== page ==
Lichfield

Extract from Lewis's Topographical Dictionary of England, 1831.
Transcribed by Mel Lockie, © Copyright 2010
Lewis Topographical Dictionaries

LICHFIELD, a city and county (of itself), under the designation of the city and county of the city of Lichfield, though locally in the county of Stafford, 165 miles (S.E. by E.) from Stafford, and 118 (N.W. by N.) from London, containing 6075 inhabitants. This place, called by Bede Lichfield, and by Ingulphus and Henry of Huntingdon Lichfeld, both implying the field of the dead, is supposed to have derived its name from the traditionary martyrdom of more than one thousand Christians, who are said to have been massacred here in the reign of the Emperor Dioclesian: an allusion to this event appears in the heraldic bearings of the city; and a spot within its precincts, in which they are said to have been interred, still retains the appellation of the Christian field. During the Octarchy, it appears to have been distinguished by the Kings of Mercia, of whom Piada, son-in-law of Osweo, King of Northumbria, having been converted by the preaching of Cedd, a hermit, who had a cell near the site of St. Chad's church, is said to have erected the first Christian church here in honour of that recluse, who had been assiduous in his efforts to convert the Mercians to Christianity, and afterwards became their bishop.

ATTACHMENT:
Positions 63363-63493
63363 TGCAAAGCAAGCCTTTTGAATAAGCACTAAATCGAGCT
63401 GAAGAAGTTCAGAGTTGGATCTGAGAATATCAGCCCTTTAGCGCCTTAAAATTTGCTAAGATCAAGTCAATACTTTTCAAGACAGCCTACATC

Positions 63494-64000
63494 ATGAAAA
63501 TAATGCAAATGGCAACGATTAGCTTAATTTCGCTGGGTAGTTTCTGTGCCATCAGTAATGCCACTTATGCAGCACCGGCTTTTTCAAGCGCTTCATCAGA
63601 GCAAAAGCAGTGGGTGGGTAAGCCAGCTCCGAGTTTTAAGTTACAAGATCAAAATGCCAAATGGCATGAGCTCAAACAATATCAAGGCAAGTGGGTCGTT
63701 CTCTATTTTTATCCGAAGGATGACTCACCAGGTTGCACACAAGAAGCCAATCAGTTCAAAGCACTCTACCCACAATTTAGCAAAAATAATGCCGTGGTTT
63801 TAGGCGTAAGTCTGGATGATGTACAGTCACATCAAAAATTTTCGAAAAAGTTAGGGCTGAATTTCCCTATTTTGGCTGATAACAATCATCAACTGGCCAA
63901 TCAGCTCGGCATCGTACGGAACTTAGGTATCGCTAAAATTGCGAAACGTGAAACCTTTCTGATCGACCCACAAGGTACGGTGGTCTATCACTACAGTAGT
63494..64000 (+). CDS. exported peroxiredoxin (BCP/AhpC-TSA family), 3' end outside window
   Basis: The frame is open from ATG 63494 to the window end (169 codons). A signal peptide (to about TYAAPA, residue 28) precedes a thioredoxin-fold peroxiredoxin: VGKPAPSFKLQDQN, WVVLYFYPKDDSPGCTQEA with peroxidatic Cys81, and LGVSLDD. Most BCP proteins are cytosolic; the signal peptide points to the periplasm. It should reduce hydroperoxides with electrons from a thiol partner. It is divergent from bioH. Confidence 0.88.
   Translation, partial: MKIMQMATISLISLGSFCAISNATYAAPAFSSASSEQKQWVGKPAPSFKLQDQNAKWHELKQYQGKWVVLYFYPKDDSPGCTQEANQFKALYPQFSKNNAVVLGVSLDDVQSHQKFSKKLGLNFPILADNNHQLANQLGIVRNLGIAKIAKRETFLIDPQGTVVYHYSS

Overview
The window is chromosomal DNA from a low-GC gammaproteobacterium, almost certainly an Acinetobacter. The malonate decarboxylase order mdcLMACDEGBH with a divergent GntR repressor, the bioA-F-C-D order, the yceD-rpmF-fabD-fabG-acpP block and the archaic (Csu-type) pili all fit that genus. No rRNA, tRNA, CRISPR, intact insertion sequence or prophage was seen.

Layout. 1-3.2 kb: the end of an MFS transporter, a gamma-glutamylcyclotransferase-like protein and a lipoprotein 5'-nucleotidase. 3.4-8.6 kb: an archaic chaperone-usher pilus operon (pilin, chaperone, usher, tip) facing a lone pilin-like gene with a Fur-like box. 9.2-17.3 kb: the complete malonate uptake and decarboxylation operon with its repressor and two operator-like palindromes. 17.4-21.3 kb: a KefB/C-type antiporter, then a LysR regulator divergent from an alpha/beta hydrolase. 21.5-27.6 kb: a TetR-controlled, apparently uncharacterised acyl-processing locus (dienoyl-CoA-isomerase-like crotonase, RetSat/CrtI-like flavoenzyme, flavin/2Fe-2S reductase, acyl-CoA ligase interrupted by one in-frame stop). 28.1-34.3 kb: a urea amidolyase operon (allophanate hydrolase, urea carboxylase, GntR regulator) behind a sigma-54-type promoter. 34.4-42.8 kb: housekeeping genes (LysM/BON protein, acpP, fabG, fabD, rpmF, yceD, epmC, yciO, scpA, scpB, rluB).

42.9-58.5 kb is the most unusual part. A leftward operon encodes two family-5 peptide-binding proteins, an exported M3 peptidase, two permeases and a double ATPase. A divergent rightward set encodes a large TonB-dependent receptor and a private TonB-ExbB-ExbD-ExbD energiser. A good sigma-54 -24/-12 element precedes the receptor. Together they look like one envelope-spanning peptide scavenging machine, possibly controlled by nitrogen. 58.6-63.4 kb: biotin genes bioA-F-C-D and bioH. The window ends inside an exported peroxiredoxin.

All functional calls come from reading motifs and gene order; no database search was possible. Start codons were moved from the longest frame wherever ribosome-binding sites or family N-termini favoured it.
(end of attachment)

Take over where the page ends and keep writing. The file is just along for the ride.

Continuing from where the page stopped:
In the reign of Offa, this see not only obtained the precedence of all the Mercian bishopricks, but, through the interest of Offa with Pope Adrian, was made the archiepiscopal see, and invested with the greater part of the jurisdiction of Canterbury; Eadulph was made Archbishop of Lichfield in 789, and had for his suffragans the Bishops of Worcester, Hereford, Leicester, Sidnacester, Elmham, and Dunwich; but, in 803, Leo succeeding to the pontificate, restored the primacy to Canterbury, and Eadulph, stripped of his supremacy, died in 812.

At the time of the Conquest, Lichfield, notwithstanding the distinction which it enjoyed under the Saxon kings, was but an inconsiderable place; and in 1075, when the council decreed that episcopal sees should no longer remain in obscure towns, Peter, Bishop of Licedfeld, transferred his see to Chester, where it continued till it was removed by his successor, Robert de Limsey, to Coventry, whence it was, in 1148, restored to Lichfield, by Roger de Clinton, who began the church and fortified the castle, of which latter there is not the slightest vestige. At what time, or by whom, the castle was originally built, has not been clearly ascertained; but it is, upon very good authority, asserted that Richard II., after his deposition from the throne, was detained here as a prisoner, on his route to the Tower of London.